Guillot, Bernard / Dalac, Sophie / Denis, Marc / Dupuy, Alain / Emile, Jean François / De La Fouchardiere, Arnaud / Hindie, Elif / Jouary, Thomas / Lassau, Nathalie / Mirabel, Xavier / Piperno Neumann, Sophie / De Raucourt, Sixtine / Vanwijck, Romain. ·Département de dermatologie, hôpital Saint-Eloi, CHU de Montpellier, 34295 Montpellier cedex 5, France. Electronic address: b-guillot@chu-montpellier.fr. · Service de dermatologie, hôpital du Bocage sud, CHU de Dijon, BP 1542, 21079 Dijon cedex, France. · Laboratoire de biochimie, institut de biologie, 9, quai Moncousu, 44093 Nantes cedex, France. · Service de dermatologie, CHU de Rennes, Rennes, France. · Service d'anatomie pathologique, CHU Ambroise-Paré Boulogne, 92104 Boulogne cedex, France. · Centre anticancéreux Léon-Bérard, 28, rue Laennec, 69008 Lyon, France. · Service de médecine nucléire sud et pellegrin, CHU de Bordeaux, Bordeaux, France. · Service de médecine, CH de Pau, 64000 Pau, France. · Service d'imagerie médicale, institut Gustave-Roussy, 94800 Villejuif, France. · Centre Oscar-Lambret, 3, rue Fréderic-Combemale, 59000 Lille, France. · Institut Curie, 26, rue d'Ulm, 75005 Paris, France. · Sixtine, 1, avenue du 6 juin, 14000 Caen, France. · Université catholique de Louvain, avenue Hippocrate, 10 B-1200 Bruxelles, Belgique. ·Bull Cancer · Pubmed #27456259.

ABSTRACT: -- No abstract --

4 Review [Systemic treatment of melanoma brain metastases]. 2015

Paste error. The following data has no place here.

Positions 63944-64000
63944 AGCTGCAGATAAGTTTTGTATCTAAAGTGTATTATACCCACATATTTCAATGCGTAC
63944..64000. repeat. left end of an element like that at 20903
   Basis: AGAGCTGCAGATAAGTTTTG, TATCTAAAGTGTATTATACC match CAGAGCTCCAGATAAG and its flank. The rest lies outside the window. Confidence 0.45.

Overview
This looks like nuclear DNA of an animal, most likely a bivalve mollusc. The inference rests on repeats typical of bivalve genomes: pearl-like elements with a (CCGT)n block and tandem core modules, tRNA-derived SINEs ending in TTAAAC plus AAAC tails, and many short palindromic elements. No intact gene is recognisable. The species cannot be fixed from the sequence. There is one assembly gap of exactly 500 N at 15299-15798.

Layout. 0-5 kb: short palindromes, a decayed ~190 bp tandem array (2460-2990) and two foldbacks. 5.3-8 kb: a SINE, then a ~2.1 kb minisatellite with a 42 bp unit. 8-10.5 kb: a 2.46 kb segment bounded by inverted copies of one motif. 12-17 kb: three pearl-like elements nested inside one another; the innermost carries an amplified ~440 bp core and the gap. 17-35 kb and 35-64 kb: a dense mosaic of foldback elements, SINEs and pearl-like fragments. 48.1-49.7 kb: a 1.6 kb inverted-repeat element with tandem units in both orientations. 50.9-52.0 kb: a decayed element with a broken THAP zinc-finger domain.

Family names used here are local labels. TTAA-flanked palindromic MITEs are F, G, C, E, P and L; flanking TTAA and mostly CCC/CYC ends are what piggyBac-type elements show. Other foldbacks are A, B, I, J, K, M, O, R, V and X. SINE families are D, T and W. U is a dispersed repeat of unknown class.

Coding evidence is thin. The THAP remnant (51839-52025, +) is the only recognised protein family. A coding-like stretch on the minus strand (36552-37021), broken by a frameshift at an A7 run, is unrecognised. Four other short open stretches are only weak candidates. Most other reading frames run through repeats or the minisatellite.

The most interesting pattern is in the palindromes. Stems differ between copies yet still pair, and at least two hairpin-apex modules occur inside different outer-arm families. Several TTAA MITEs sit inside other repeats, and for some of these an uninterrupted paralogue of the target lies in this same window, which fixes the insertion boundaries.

Le Rhun, É / Mateus, C / Mortier, L / Dhermain, F / Guillot, B / Grob, J-J / Lebbe, C / Thomas, M / Jouary, T / Leccia, M-T / Robert, C. ·Neuro-oncologie, département de neurochirurgie, hôpital Roger-Salengro, CHRU, rue Émile-Laine, 59037 Lille cedex, France; Oncologie médicale, centre Oscar-Lambret, 3, rue Frédéric-Combemale, BP 307, 59020 Lille cedex, France; Inserm U1192, laboratoire Prism, université Lille 1, bâtiment SN3 1(er) étage, 59655 Villeneuve-d'Ascq cedex, France; Groupe de réflexion sur la prise en charge des métastases cérébrales (GRPCMaC), 13273 Marseille cedex 09, France. Electronic address: emilie.lerhun@chru-lille.fr. · Département de dermatologie, institut de cancérologie Gustave-Roussy, 114, rue Édouard-Vaillant, 94805 Villejuif cedex, France. · Département de dermatologie, centre hospitalier régional et universitaire de Lille, 2, avenue Oscar-Lambret, 59037 Lille cedex, France. · Groupe de réflexion sur la prise en charge des métastases cérébrales (GRPCMaC), 13273 Marseille cedex 09, France; Département de radiothérapie, institut de cancérologie Gustave-Roussy, 114, rue Édouard-Vaillant, 94805 Villejuif cedex, France; Réunion de concertation pluridisciplinaire de neuro-oncologie, institut de cancérologie Gustave-Roussy, 114, rue Édouard-Vaillant, 94805 Villejuif cedex, France. · Département de dermatologie, centre hospitalier universitaire, 80, avenue Augustin-Fliche, 34295 Montpellier cedex 5, France; Université Montpellier 1, 5, boulevard Henri-IV, CS 19044, 34967 Montpellier cedex 2, France. · Département de dermatologie, centre hospitalo-universitaire, AP-HM, 264, rue Saint-Pierre, 13385 Marseille cedex 05, France. · Département de dermatologie, hôpital Saint-Louis, Assistance publique-Hôpitaux de Paris, 1, avenue Claude-Vellefaux, 75010 Paris, France. · Service de dermatologie, pôle d'oncologie-radiothérapie, de dermatologie et des soins palliatifs, groupe hospitalier Saint-André, centre hospitalier universitaire de Bordeaux, 1, rue Jean-Burguet, 33075 Bordeaux, France. · Clinique de dermatologie, d'allergologie et de photobiologie, centre hospitalier Albert-Michallon, boulevard de la Chantourne, BP 217, 38043 Grenoble cedex 9, France; Inserm U832, institut A.-Bonniot, 38043 Grenoble cedex 09, France. ·Cancer Radiother · Pubmed #25656856.